WHAT KEEPS YOU ALIVE

What Keeps You Alive almost had the confidence in it’s premise to pull it off.

Married couple Jackie (Hannah Emily Anderson) and Jules (Brittany Allen – It Stains the Sands Red), venture out to Jackie’s childhood cabin for a relaxing holiday. With but another couple on the other side of the lake, after about 20 minutes of quiet foreboding What Keeps You Alive takes a shocking about-turn.

Without revealing spoilers or anything for that matter which takes place following this juncture, What Keeps You Alive depends and thrives off the charisma of it’s two leads and their abundantly well-drawn characters. The same cannot be said for the other two mainstays of the film and largely nothing figures in the nice house across the way, one of whom is distractingly and without fail always, always holding a glass or bottle of wine.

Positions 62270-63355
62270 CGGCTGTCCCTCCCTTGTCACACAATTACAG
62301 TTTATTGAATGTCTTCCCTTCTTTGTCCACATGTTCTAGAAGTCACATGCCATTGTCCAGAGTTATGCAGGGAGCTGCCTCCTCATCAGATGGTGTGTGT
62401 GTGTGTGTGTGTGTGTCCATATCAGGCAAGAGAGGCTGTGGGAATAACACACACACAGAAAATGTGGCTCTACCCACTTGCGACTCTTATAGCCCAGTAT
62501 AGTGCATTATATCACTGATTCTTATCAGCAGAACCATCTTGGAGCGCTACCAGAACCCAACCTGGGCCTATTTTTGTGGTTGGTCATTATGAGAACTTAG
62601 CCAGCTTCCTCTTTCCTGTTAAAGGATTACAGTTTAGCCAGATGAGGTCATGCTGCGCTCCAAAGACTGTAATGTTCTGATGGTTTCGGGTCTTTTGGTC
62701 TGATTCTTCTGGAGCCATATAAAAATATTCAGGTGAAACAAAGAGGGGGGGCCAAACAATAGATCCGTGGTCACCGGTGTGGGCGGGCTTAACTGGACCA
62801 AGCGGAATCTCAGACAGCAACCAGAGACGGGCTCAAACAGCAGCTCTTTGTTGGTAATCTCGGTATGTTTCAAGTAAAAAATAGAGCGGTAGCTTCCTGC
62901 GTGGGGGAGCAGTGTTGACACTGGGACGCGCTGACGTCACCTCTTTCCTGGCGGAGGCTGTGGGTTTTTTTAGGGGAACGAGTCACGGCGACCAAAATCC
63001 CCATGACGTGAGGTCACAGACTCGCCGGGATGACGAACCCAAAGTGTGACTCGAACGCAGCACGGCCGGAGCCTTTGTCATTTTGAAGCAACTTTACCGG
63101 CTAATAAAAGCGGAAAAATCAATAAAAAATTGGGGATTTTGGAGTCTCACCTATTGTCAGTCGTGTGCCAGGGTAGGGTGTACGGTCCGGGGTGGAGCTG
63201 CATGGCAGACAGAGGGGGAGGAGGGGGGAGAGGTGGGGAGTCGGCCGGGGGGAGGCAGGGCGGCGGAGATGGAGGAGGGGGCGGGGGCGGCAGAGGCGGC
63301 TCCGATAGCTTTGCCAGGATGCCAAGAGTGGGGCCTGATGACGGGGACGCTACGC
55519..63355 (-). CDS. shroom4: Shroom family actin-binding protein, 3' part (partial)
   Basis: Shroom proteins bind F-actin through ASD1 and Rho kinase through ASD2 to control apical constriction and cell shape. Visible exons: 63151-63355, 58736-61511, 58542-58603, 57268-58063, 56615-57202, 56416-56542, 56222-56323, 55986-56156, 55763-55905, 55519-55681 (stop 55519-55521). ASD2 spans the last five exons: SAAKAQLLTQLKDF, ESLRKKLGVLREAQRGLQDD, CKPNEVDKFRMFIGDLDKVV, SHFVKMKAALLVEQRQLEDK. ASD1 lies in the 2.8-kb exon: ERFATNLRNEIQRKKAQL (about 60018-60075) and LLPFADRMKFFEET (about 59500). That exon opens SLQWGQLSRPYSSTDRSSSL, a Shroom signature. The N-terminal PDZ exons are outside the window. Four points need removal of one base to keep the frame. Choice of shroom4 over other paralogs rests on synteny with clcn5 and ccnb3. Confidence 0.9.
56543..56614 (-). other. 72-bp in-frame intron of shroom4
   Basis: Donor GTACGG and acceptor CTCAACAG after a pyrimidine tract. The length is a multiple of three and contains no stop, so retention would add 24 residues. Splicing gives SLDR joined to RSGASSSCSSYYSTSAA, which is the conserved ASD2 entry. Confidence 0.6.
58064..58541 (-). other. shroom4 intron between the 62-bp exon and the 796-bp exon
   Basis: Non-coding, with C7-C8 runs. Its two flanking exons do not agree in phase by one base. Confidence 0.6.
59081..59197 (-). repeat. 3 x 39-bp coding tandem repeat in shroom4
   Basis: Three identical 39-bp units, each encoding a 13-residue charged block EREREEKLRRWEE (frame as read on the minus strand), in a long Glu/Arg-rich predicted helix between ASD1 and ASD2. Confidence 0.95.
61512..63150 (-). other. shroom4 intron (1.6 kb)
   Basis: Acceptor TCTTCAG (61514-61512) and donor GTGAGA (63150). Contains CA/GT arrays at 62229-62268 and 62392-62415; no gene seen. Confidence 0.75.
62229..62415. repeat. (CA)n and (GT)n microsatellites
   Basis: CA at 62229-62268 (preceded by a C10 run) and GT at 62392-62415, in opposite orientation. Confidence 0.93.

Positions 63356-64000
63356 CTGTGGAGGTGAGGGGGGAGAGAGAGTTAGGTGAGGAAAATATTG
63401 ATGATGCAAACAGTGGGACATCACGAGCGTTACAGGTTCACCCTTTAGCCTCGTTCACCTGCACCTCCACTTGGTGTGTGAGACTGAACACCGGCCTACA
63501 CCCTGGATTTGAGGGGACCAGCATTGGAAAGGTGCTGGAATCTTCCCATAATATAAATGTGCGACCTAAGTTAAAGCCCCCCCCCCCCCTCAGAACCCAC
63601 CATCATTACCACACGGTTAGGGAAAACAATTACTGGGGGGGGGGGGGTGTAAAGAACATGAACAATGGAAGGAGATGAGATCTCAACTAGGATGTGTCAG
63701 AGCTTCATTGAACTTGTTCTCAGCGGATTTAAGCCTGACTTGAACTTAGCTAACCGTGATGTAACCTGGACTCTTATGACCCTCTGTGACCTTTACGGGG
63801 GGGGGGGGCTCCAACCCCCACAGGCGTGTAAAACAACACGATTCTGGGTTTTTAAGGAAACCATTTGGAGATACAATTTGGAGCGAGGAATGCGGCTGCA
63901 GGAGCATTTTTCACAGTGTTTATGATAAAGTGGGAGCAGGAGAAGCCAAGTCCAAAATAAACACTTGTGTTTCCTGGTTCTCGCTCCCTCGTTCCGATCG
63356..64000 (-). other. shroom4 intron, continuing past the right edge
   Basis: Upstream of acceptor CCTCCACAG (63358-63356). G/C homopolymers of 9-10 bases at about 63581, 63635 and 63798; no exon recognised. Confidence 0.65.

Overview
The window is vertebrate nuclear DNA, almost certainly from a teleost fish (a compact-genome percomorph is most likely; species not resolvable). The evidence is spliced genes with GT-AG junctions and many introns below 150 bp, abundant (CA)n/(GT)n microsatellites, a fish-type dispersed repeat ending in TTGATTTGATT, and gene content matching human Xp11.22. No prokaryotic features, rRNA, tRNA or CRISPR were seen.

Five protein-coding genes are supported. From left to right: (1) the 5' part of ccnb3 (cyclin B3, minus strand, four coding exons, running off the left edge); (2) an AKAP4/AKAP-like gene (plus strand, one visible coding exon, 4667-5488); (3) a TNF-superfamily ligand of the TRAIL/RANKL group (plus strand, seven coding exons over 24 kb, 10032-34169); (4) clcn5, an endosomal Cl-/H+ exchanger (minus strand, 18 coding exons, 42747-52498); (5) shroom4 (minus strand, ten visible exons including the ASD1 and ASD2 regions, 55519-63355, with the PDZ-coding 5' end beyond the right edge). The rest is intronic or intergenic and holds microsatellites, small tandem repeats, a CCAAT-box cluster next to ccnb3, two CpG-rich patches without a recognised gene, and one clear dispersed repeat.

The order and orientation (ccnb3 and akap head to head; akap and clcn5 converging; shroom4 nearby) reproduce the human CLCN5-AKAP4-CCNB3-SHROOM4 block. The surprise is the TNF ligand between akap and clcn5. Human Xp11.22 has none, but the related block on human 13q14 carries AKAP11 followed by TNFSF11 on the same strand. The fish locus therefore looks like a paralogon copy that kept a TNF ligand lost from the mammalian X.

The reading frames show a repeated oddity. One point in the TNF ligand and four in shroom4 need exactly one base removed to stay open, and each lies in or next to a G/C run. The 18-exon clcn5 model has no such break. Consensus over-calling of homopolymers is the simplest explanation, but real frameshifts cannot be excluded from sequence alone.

A shocker and suspense thriller rather than straight horror – Anderson above all is engrossing, inhabiting her chiefly complex character with welcome aplomb. Traversing material that could easily have come across as unconvincing in the hands of a lesser performer, the actress notably carries the film’s best and markedly memorable scenes, among them the most intense rowboat sequence ever likely seen since A Place in the Sun.

The haunting woods surrounding the lake used to shocking if seldom effect in more than one hurried chase, What Keeps You Alive abruptly and ever so greatly errs in it’s final act. A 98-minute film that should have been 78 minutes, there is a cathartic, supremely affecting moment following a concluding note which could just as well have been the end of the movie. Instead following a mother of all “what are you doing?!” bad horror movie choices, the extended finale leads to a nonsensical set piece signalling a shift from that which was otherwise shrewd and in keeping with the film’s hitherto dogged tone.

Proving less is sometimes more, What Keeps You Alive remains regardless an enjoyable ride for the fright fanatics out there.

What Keeps You Alive screened as part of the Sydney Film Festival